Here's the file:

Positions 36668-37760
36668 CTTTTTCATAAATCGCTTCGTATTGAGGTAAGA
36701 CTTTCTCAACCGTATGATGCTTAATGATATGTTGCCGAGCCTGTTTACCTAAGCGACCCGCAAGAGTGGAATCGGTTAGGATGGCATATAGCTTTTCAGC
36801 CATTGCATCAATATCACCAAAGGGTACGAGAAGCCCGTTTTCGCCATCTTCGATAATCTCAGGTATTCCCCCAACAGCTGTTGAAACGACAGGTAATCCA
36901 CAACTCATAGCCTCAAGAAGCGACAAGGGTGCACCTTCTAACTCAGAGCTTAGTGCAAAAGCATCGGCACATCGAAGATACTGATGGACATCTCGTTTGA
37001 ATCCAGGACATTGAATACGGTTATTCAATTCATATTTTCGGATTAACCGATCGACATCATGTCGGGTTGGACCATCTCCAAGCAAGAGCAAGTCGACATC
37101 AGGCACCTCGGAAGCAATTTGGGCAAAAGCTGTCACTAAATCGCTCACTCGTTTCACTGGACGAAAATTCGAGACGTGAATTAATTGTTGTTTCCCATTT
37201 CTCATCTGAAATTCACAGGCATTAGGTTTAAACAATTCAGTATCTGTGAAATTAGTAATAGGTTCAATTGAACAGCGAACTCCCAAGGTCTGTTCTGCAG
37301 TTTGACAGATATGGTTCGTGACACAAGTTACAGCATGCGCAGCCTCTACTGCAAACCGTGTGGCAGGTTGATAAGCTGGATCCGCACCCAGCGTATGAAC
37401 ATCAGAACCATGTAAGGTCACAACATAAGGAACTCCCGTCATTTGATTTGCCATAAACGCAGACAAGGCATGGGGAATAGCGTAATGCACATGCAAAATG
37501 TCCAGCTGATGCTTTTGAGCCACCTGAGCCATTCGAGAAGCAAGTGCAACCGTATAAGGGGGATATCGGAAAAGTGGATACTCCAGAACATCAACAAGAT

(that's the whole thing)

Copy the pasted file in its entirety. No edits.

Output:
Positions 36668-37760
36668 CTTTTTCATAAATCGCTTCGTATTGAGGTAAGA
36701 CTTTCTCAACCGTATGATGCTTAATGATATGTTGCCGAGCCTGTTTACCTAAGCGACCCGCAAGAGTGGAATCGGTTAGGATGGCATATAGCTTTTCAGC
36801 CATTGCATCAATATCACCAAAGGGTACGAGAAGCCCGTTTTCGCCATCTTCGATAATCTCAGGTATTCCCCCAACAGCTGTTGAAACGACAGGTAATCCA
36901 CAACTCATAGCCTCAAGAAGCGACAAGGGTGCACCTTCTAACTCAGAGCTTAGTGCAAAAGCATCGGCACATCGAAGATACTGATGGACATCTCGTTTGA
37001 ATCCAGGACATTGAATACGGTTATTCAATTCATATTTTCGGATTAACCGATCGACATCATGTCGGGTTGGACCATCTCCAAGCAAGAGCAAGTCGACATC
37101 AGGCACCTCGGAAGCAATTTGGGCAAAAGCTGTCACTAAATCGCTCACTCGTTTCACTGGACGAAAATTCGAGACGTGAATTAATTGTTGTTTCCCATTT
37201 CTCATCTGAAATTCACAGGCATTAGGTTTAAACAATTCAGTATCTGTGAAATTAGTAATAGGTTCAATTGAACAGCGAACTCCCAAGGTCTGTTCTGCAG
37301 TTTGACAGATATGGTTCGTGACACAAGTTACAGCATGCGCAGCCTCTACTGCAAACCGTGTGGCAGGTTGATAAGCTGGATCCGCACCCAGCGTATGAAC
37401 ATCAGAACCATGTAAGGTCACAACATAAGGAACTCCCGTCATTTGATTTGCCATAAACGCAGACAAGGCATGGGGAATAGCGTAATGCACATGCAAAATG
37501 TCCAGCTGATGCTTTTGAGCCACCTGAGCCATTCGAGAAGCAAGTGCAACCGTATAAGGGGGATATCGGAAAAGTGGATACTCCAGAACATCAACAAGAT